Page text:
Since I’m going to a staged reading of three episodes from the TV show M*A*S*H tonight, I thought I’d post a snippet from my story For the Boys today.
This story is unabashedly inspired by that show, which has always been one of my favorites. I hope I managed to capture the atmosphere of the war convincingly in this short piece, which was a lot of fun to write.
Falling in love was the last thing Army pilot Carl Prosser expected to do while stationed in Korea. But he meets a young man named Tommy who’s touring with the USO and does just that. Their relationship deepens through an exchange of letters.
When the USO troupe returns to the front, Prosser devises an elaborate plan to see his lover one last time before the entertainers return to the states. At the last minute, though, there’s a change of plans when the enemy hits the USO troupe and Prosser fears Tommy is gone forever.
Tommy’s tent was small and sparsely furnished — a footlocker sat at the end of a narrow cot covered with the same olive sheets and thin scratchy blankets that were standard issue to the troops. A lantern hung from the pole in the middle of the tent and before he could ask, I lit it for him, the light throwing the shadows back along the walls. He closed the door and unrolled the flaps that covered the windows, giving us a little privacy. Then he came up behind me, his hands shoved deep into the pockets of my field jacket, and watched as I replaced the glass casing on the lantern. “Thank you for letting me borrow your coat.”
He stood so close I could feel his breath warm the back of my neck. The heat coursed through my body to curl in my groin and my hands trembled slightly on the lantern, causing the shadows to dance around us.
With a smile, I looked over my shoulder and into his eyes, a dark blue by the light of the lantern. “Anytime.” My deep voice sounded deeper than usual.
He leaned forward and pressed his mouth against my shoulder, his eyes watching me carefully. Through my fatigues I swore I could feel his lips, his breath. When I didn’t move away, he took a step closer and his arms came up around my waist, tentative, his eyes never leaving mine. I could tell he was testing me, making sure he was right about me, making sure I was like this and wanted him to touch me, and the first move I made would chase him away, so I held my breath and kept still. “It’s okay,” I whispered, my voice barely audible in the quiet tent. Outside a shell exploded, miles away, a distant boom like thunder, and I took his hands in mine, interlaced our fingers together.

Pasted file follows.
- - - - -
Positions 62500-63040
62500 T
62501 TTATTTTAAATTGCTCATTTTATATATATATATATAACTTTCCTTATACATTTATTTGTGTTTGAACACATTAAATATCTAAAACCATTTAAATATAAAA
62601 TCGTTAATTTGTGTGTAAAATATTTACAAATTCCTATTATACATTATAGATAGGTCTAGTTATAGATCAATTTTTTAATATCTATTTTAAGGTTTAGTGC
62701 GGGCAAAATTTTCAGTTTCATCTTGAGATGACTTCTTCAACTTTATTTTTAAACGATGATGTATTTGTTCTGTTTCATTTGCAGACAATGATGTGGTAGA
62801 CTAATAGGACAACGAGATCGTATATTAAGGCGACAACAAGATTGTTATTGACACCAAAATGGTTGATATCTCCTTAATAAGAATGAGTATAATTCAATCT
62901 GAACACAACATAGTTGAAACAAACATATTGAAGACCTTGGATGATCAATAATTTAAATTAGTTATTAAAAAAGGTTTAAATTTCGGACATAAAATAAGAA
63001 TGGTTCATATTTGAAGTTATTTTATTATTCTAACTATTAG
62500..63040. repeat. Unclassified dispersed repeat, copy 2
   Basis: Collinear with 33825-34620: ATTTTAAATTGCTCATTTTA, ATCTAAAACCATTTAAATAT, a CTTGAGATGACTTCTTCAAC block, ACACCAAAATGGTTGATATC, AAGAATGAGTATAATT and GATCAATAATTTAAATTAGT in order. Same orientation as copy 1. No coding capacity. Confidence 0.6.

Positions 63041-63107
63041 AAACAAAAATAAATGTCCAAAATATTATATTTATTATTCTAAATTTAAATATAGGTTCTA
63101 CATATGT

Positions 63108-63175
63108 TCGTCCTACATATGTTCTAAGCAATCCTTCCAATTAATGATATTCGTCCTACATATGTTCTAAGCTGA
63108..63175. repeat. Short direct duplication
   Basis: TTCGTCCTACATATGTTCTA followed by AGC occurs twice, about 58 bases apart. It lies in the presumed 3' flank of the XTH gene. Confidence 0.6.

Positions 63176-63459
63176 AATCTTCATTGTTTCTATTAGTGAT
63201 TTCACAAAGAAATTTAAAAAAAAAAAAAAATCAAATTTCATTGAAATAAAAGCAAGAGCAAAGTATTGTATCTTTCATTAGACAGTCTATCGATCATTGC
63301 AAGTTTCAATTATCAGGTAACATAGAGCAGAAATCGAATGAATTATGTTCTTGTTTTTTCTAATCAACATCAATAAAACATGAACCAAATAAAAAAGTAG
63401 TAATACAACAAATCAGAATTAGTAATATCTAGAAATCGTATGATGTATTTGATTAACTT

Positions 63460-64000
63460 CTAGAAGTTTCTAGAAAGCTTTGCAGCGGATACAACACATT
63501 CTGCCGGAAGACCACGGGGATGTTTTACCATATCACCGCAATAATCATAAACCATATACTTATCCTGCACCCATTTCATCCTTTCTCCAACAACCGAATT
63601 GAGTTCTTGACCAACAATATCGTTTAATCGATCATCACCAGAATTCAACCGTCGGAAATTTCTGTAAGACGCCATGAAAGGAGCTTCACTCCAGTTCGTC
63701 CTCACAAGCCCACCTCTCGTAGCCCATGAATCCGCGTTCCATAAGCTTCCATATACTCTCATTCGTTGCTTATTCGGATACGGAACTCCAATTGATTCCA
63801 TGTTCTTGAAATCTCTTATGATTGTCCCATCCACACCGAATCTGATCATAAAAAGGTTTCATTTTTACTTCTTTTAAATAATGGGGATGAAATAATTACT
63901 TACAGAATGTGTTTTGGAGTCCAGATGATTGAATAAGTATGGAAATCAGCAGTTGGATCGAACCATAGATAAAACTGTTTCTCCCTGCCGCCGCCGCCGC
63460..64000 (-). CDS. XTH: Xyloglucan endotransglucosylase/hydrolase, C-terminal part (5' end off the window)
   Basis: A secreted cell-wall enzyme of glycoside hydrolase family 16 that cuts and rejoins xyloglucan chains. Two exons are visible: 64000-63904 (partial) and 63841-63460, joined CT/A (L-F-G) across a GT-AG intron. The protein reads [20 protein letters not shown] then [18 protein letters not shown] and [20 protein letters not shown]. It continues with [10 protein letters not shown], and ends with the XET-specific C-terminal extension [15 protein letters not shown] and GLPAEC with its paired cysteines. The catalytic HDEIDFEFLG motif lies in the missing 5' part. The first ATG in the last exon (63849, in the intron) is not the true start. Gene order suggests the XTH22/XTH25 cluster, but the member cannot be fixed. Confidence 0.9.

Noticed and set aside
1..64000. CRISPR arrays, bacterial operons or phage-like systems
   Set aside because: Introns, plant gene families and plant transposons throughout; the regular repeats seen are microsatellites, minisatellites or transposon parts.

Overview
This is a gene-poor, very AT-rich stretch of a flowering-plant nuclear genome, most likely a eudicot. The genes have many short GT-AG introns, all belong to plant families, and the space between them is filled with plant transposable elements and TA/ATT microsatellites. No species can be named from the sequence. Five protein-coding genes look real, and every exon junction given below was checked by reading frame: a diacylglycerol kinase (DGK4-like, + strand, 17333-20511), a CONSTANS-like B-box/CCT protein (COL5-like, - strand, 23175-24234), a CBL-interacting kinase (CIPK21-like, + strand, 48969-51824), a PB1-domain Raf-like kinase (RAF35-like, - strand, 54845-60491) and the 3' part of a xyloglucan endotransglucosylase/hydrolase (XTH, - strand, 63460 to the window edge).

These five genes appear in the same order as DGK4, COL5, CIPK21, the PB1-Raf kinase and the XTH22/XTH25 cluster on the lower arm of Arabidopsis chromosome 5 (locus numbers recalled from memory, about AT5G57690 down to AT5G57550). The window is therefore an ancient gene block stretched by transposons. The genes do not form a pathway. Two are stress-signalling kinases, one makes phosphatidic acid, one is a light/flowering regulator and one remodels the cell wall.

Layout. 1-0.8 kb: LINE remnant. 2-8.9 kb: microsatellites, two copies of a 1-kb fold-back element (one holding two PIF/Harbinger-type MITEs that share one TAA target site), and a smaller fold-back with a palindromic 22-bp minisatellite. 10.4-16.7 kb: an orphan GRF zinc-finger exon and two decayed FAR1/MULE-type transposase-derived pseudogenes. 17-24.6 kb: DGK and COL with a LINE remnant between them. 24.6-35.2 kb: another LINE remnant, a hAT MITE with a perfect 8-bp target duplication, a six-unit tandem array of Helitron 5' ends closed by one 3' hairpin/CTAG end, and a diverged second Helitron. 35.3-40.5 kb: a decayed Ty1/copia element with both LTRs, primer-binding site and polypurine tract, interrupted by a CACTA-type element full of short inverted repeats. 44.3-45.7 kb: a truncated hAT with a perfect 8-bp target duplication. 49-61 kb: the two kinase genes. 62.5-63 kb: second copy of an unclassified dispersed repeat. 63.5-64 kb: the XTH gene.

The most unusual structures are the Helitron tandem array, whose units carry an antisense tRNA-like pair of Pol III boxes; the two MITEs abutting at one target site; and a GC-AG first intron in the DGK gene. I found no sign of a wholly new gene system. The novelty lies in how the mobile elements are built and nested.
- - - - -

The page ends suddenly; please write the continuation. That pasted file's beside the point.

Behind me Tommy sighed. He rested his head on my shoulder and tightened his arms around my waist, hugging me back against him. “I’ve never done this before,” he breathed. “But I like your eyes, Carl. I like the way you look at me. I just don’t want you to think that I’m like this all the time.”
Fear closed my throat. Like this … what are you talking about? Every instinct told me to pull away before he said or did something that would jeopardize my position in the Army, but I hadn’t been held in a long time and his body felt so right against mine. “Like what?” I asked, trying to find the will to let go of his hands. My fingers only held onto his tighter.
“I don’t pick up boys at every camp,” he said.
Relief flooded through me. So I was right about him. I leaned back against him and his strong arms held me close. Quietly, I admitted, “I thought you meant something else. I thought you meant –”
He laughed, dispelling the sudden tension between us. “Oh God, no.”
I looked over my shoulder again and right into his eyes, twin pools reflecting the lantern and my own image back at me. When I smiled, his hands dared to slip lower, and he cupped the buckle of my belt, his fingers brushing along the zipper of my pants. Giving me a light squeeze, he let go and stepped back. Hold me again, I wanted to tell him. Don’t let go this time. But I didn’t. “I need to get changed,” he told me as he began to unzip my field jacket.
I liked my name, PROSSER, on his chest, my insignia, my patches on his body. I liked him in my jacket, and when he unzipped it, I liked the way the light winked off his costume beneath the dark Army green. I wanted to see him in my drab olive undershirts, or wrapped up in my long-sleeved camouflage shirts, or beneath the covers of my cot. When was the last time I had felt like this? I couldn’t remember — even before the war had started, there were just a few boys back home, one or two I had been interested in, but we drifted apart when I left for basic training and I never managed to get back in touch with them again.
But none of them had his shiny eyes, or his bright smile, and none made me feel the way he did at that moment when he slipped out of my jacket and began to unbutton the vest he wore. Out of modesty, I turned away to stare into the low flame of the lantern. “I won’t look.”
“It’s okay if you do.”
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